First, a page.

Andrew Kaplan, right, a marketing manager at LinkedIn, leads a session… (Eric Risberg, AP )
SAN QUENTIN — North of Silicon Valley on a rocky promontory overlooking San Francisco Bay stands California's oldest prison.
Inmates here are cut off from the innovation the nearby high-tech industry produces. They are not permitted on the Internet, and most have never touched a smartphone or a tablet.
But two technology veterans — Chris Redlitz and Beverly Parenti — are bringing the promise of Silicon Valley to San Quentin State Prison by creating a high-tech incubator here called the Last Mile. Its mission is to teach inmates about technology so they can forge new lives when they are released from prison.
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Over the course of six months, inmates are put through a business boot camp. They brainstorm a start-up, develop a business plan and boil down their pitch to five minutes. On "Demo Day," each inmate presents his idea to dozens of Silicon Valley investors and executives who crowd the prison chapel.
The inmates can't actually start these companies from prison, but they are introduced to a world that would otherwise be closed to them. When paroled, Last Mile graduates are given paid internships at tech start-ups.
Five graduates of the San Quentin program are working in high tech. The program has been so successful that last month it expanded to the downtown Los Angeles Twin Towers Correctional Facility, where 15 inmates are taking part.
Tom Serres, founder and chief executive of Rally.org, a crowd-funding start-up for political, social and charitable causes in San Francisco, said he had doubts about hiring a felon. But those quickly vanished after meeting Heracio "Ray" Harts, he said. Harts, 40, was released in April after he served 81/2 years for manslaughter.
"This is a real opportunity to help somebody who most definitely deserves the opportunity to be a contributing member of society," Serres said.
Last February, Harts stood at the prison chapel lectern — dressed in a prison-issued blue shirt and dark sweat pants with the word "prisoner" stamped on the leg and his hair in braids — pitching his idea to combat obesity in low-income communities by turning empty lots into community gardens and abandoned buildings into fitness facilities. A mobile app would help people track their fitness progress.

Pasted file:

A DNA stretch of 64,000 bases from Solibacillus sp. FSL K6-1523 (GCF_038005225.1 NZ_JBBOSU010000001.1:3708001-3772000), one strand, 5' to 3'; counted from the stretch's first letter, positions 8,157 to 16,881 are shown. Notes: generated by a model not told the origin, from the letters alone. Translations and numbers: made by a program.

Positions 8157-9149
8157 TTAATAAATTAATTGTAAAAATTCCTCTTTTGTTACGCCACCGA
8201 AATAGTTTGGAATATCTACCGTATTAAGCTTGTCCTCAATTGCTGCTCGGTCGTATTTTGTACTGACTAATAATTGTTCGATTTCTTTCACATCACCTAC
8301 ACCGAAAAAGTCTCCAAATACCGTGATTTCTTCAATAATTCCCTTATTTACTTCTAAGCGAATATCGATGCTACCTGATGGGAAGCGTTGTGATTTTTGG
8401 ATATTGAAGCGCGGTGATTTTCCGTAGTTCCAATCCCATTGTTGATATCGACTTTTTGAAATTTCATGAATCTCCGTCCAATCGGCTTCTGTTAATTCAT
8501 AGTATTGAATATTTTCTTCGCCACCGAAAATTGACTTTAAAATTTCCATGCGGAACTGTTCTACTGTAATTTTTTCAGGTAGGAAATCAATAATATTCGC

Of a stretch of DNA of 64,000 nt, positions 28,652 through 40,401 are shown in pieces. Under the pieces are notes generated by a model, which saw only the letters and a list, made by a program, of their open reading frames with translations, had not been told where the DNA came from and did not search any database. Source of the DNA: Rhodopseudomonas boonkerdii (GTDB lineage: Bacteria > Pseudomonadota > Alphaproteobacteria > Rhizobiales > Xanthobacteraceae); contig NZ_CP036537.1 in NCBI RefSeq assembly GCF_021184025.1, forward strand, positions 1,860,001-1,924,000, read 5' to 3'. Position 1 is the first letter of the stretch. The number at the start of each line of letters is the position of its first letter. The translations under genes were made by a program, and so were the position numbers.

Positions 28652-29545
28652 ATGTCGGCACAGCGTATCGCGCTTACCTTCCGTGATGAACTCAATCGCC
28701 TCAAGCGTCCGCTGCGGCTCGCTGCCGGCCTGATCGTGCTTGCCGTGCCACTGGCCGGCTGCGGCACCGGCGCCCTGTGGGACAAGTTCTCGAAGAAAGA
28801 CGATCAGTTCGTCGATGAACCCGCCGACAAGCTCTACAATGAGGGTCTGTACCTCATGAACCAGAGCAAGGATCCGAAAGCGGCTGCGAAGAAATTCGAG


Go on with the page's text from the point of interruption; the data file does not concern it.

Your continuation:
Today Harts has earned a spot at Rally.org as a full-time employee. Harts helps the Robert Redford Foundation, the Maker Education Initiative and the Delta Sigma Phi national fraternity with their campaigns on the website. And he's talking to Pittsburg, Calif., officials about starting a health and fitness program in his former hometown.
"I feel like I belong here," said Harts, sitting in a brick-and-glass walled conference room at Rally.org, in a North Face fleece jacket, his hair neatly buzzed. "I'm an entrepreneur. I work in tech. This is my evolution."
Like many who live in wealthy Marin County, husband and wife Redlitz and Parenti often drove past San Quentin but had never set foot inside.
Then in 2011, a friend asked Redlitz, a 57-year-old entrepreneur and investor who runs the KickLabs accelerator program in San Francisco, to give a 30-minute talk on entrepreneurship at San Quentin. He was apprehensive but decided to go.
For two hours Redlitz fielded questions from inmates who he says impressed him with their passion, drive and smarts.
"These were people who have taken responsibility for what they have done and are trying to carve a path back to society," Redlitz said.
California has one of the largest prison populations in the United States, second only to Texas, and one of the highest rates of recidivism. Within three years nearly 2 out of 3 ex-convicts commit another crime and end up back in prison. Yet the California Department of Corrections and Rehabilitation spends just 4.3% of its nearly $9-billion budget on rehabilitation.
"Those numbers really hit me," Redlitz said. "Putting my professional investor hat on, that's a really bad investment for taxpayers."
So Redlitz and Parenti persuaded prison officials to let them experiment with a new model for rehabilitation that combines job training, confidence building and a bridge to the technology industry.
With California facing a deadline to ease overcrowding by reducing its prison population, more prisoners are serving longer sentences in county jails. "The goal is to offer the Last Mile in all of the L.A. County Jail facilities," Redlitz said.
This spring, Redlitz and Parenti plan to launch the program inside several more prisons in California and one in Michigan.
"There is not a lot being offered in prison to help people build a better life," said Caleb Hunter, 35, a former San Quentin inmate and college graduate who used to work in high tech. "The Last Mile is absolutely life changing."